What are the top three obstacles funeral homes are facing that challenge their success? The seriousness of this question muddled with chatter about all sorts of unimportant blither; car model/style, which embalming fluids are best, pants, skirts or white shirts, discounters, direct disposers, the funeral consumers alliance, showing/not showing prices on websites, have a talk, talk about someone else, casket color, urn type, which organization to join, corporates, family owned, and so on. It’s time to address important matters, initiate solutions and take action.
Declining revenue and profit is placing severe pressure on the overall funeral home market. To make course corrections a funeral home has three options:
- Raise prices.
- Increase market share (conduct more calls).
- Cut costs.
Perhaps a combination of all three are necessary, however firms require a complete professional analysis of overheads, pricing and operations. Identify gaps, create new processes, train staff to follow the specific processes, and measure results. Measurement and training are ongoing, not an annual event. This is quite a simple solution; however the majority of funeral home owners lack the will and ability to make this type of commitment to hold everyone employed in the business accountable including themselves.
Embedded in the solution of re-calibrating financial stability is training. Let me be clear, there is a difference in education and training. The funeral industry plays patty-cake with training funeral directors post school and license testing. There are no ongoing or relevant pass/fail requirements once a director finishes school and national/state testing. For the most part the CEU’s offered and presented are a serious waste of time. We all know the truth: sit through the class, sign an affirmation of attendance for credit, and return to the funeral home doing the same old thing the same old way. There is not one problem in the funeral industry that could not be corrected by training. Training is behavior modification. Don’t think so? A young 18 year old man fresh out of high school is trained in the military and in a short few years work on gazillion dollar equipment leading two or three more under his supervision. In five years the same young man is leading five to ten people with multiples for the future. Training change everything, however it’s non-existent in regular funeral home operations or priorities.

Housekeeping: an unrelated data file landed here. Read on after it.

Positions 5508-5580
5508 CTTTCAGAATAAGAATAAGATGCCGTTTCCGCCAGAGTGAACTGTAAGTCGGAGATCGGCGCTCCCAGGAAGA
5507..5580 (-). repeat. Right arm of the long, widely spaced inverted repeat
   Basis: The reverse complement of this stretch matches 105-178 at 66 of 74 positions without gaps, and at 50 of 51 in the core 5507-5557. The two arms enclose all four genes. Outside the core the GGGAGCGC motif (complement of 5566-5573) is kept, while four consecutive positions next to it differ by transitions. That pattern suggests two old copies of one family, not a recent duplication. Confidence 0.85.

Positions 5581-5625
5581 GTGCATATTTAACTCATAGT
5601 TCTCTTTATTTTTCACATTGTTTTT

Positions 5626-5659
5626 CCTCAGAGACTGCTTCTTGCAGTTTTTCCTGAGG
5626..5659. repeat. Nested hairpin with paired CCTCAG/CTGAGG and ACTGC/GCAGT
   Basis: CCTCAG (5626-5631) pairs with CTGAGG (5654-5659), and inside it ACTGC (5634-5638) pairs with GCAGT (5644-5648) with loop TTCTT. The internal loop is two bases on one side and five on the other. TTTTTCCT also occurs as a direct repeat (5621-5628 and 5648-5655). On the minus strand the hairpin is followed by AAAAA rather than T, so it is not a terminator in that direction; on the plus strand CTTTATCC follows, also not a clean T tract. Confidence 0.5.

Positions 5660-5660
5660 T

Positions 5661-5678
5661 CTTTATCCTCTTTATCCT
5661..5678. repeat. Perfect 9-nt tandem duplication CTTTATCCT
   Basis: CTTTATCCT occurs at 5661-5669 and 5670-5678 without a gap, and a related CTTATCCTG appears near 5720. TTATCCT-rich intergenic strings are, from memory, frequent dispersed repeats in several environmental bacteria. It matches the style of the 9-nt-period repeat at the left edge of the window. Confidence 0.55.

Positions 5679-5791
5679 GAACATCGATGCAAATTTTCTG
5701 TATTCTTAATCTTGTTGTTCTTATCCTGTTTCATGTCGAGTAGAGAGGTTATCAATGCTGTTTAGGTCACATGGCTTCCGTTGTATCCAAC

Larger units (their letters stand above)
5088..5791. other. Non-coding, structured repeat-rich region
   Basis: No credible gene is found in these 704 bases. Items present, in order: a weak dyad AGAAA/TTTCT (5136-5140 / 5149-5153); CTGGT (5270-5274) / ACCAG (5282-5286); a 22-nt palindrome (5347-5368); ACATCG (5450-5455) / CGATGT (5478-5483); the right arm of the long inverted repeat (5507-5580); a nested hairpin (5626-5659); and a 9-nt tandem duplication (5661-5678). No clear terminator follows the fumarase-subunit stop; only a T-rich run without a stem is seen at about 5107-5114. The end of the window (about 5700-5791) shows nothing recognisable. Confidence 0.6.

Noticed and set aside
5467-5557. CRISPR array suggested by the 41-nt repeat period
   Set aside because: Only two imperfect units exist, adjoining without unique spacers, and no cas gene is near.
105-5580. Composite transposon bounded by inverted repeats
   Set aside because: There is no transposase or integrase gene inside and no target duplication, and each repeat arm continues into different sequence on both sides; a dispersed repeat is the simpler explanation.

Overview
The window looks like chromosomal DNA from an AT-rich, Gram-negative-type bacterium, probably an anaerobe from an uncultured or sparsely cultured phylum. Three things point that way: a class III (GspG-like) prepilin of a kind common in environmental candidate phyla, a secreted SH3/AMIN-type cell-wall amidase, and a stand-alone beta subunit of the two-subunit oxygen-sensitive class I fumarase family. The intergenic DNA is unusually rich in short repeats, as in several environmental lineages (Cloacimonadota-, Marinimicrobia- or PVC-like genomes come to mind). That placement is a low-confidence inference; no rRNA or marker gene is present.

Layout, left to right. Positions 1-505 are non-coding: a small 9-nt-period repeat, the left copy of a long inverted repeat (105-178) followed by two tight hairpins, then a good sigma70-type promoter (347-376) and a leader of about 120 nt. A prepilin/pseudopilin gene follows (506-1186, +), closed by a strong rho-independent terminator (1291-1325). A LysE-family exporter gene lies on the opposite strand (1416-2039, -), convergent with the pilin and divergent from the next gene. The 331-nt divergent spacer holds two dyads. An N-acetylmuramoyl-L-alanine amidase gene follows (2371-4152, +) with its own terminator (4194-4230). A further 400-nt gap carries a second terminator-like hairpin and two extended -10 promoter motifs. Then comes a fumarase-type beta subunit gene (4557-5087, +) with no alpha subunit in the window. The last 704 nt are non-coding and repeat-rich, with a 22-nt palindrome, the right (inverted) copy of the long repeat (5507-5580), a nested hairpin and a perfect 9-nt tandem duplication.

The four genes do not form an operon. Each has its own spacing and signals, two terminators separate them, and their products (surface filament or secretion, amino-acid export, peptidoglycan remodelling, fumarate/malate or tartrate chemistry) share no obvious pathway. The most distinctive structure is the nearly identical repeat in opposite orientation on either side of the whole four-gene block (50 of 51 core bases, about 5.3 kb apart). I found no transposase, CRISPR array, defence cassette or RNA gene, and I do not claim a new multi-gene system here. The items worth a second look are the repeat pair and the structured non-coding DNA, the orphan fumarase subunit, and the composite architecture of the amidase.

Management abounds and leadership is rare. Many owners rather be liked than respected simply refusing to demand behavior modifications of the very people that receive checks from their own funeral home payroll. Most owners do not possess the ability or wherewithal to “take the bull by the horns” of their own business. They are too cheap, prideful or embarrassed to raise their hand asking for help from professionals that have the acumen to provide analysis, solutions, training (behavior modification), measurement and accountability.
A funeral home can overcome barriers by analysis, implementation, training, measurement and leadership. The seriousness of the problems above are evident in P&L statements, national statistics (consumer trends) and the continued decline or funeral revenues. I solicit comments, opinions and of course refute of the content of this post. From the smoke filled Command Post, Cheers Y’all! #thefuneralcommander